We’re fortunate in Australia to be surrounded by incredible native animals. Unfortunately, it can be normal to encounter sick or injured wildlife, and if that occurs, it’s often difficult to determine how to proceed. If you’re in the situation of having to come across a sick or injured wild animal, it’s essential to be ready with the fundamentals.

Find out more here for additional advice.

What should I do?

If you encounter injured or sick animals, the best action to take is to call your local veterinarian or wildlife-carer organization promptly. It is a good idea to conduct some research prior to the time and have the numbers saved.

It is important to keep in mind that wild animals aren’t accustomed to being handled, and they are likely to be stressed if they come in contact with human beings. It is recommended to seek advice from a specialist before taking a wild animal so that a professional can guide you through the procedure. If you are able, you can reduce how much exposure the sick or injured animal is exposed to loud noises, people, and other animals.

Be sure not to feed or treat animals unless you have the expertise or experience.

What will happen after?

If injured, sick, or abandoned wild animals have been admitted to a vet’s office, it is important to have them evaluated by a veterinarian as quickly as possible. To be eligible for rehabilitation or release, wild animals should be capable of recovering and reaching the point where they are able to eat and care for themselves within the area that they were taken from. If the animal is in severe pain or discomfort that cannot be resolved, then the veterinarian might determine that euthanasia immediately is the most effective option.

Some animals that are injured or sick are abandoned, and they are suitable for rehabilitation or release. It is not possible to always be presumed that an animal released will be able to survive long-term. Therefore, the decision to release an animal must be based on the results of a veterinary evaluation and evidence from the scientific community regarding the likelihood of successful release.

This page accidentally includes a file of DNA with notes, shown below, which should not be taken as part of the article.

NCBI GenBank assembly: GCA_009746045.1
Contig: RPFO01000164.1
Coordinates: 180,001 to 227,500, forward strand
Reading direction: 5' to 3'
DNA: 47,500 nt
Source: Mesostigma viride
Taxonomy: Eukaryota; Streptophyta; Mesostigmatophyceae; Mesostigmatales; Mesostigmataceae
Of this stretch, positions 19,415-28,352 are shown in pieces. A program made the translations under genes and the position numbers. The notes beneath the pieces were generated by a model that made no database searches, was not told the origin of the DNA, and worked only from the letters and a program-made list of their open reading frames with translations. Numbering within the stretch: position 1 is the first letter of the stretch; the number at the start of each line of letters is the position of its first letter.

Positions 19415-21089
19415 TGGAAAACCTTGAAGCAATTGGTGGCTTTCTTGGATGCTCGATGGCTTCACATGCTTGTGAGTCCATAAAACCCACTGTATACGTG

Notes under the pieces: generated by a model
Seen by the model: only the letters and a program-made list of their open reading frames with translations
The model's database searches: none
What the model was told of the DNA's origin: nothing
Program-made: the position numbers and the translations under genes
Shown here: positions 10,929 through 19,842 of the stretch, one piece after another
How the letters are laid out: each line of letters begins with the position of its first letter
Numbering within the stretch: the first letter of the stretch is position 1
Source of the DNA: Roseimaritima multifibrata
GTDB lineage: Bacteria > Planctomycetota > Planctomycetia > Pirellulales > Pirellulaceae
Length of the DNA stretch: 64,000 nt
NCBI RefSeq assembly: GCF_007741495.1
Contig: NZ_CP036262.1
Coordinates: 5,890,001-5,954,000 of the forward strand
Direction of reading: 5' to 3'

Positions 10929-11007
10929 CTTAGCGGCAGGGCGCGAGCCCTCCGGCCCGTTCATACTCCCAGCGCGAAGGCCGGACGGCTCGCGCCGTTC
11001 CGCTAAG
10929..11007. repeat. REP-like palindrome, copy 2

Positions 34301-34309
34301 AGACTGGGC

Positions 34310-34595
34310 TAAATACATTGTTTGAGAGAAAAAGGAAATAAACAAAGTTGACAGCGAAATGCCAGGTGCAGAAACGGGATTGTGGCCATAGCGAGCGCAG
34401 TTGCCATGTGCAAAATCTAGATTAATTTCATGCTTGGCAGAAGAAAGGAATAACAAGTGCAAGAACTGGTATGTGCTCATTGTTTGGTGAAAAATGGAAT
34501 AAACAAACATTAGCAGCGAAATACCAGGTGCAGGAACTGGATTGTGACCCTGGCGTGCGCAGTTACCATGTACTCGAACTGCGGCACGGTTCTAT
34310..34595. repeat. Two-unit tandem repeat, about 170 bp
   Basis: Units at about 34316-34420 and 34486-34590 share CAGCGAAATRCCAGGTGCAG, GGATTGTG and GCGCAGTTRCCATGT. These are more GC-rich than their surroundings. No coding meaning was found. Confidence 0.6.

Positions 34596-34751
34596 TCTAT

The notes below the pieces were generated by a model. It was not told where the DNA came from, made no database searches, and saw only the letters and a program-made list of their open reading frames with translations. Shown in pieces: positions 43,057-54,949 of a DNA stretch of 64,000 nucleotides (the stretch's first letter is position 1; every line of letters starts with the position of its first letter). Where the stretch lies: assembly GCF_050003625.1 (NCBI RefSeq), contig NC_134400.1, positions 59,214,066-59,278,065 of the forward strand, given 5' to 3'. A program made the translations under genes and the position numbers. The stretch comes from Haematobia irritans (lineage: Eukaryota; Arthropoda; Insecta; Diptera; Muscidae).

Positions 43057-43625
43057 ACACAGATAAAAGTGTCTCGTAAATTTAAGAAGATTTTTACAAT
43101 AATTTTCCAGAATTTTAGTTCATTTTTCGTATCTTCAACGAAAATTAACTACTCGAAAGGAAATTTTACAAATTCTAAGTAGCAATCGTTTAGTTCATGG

Birds injured or abandoned.

It’s not uncommon to find abandoned or injured birds. First, determine whether the bird is damaged or abandoned. In the season of nesting, birds that have fledged recently (left their nest) can be found lying on the ground as they are surrounded by their parent(s) eating nearby. The birds may appear abandoned, but they’re not. If a baby bird is feathered, be left alone and keep an eye on it from a distance to determine whether the parents return. If they don’t show up there, contact your local wildlife rescue organization and provide a brief, specific description of your bird. They’ll give you further information in relation to the bird’s species and the place.

If you spot an animal that has suffered injury or was abandoned, you must be sure to keep them safe, quiet at a safe distance, calm and cool or warm according to the weather as you seek out further assistance. The best method to accomplish this is to cover the animal in tea towels before you carefully place them in an air-conditioned and secure box. The box should be kept away from heat, noise, or pets. It should also be away from children, pets, or other noises. You mustn’t give food to the birds. Contact your local wildlife rescue group, which can offer further assistance.

Follow these guidelines By following these tips. You’ll be in a good position to act whenever you see wounded wildlife in order to give the animal the greatest chance of survival and rehabilitation. The RSPCA deeply appreciates the effort and concern of people in our community to aid wildlife in need.


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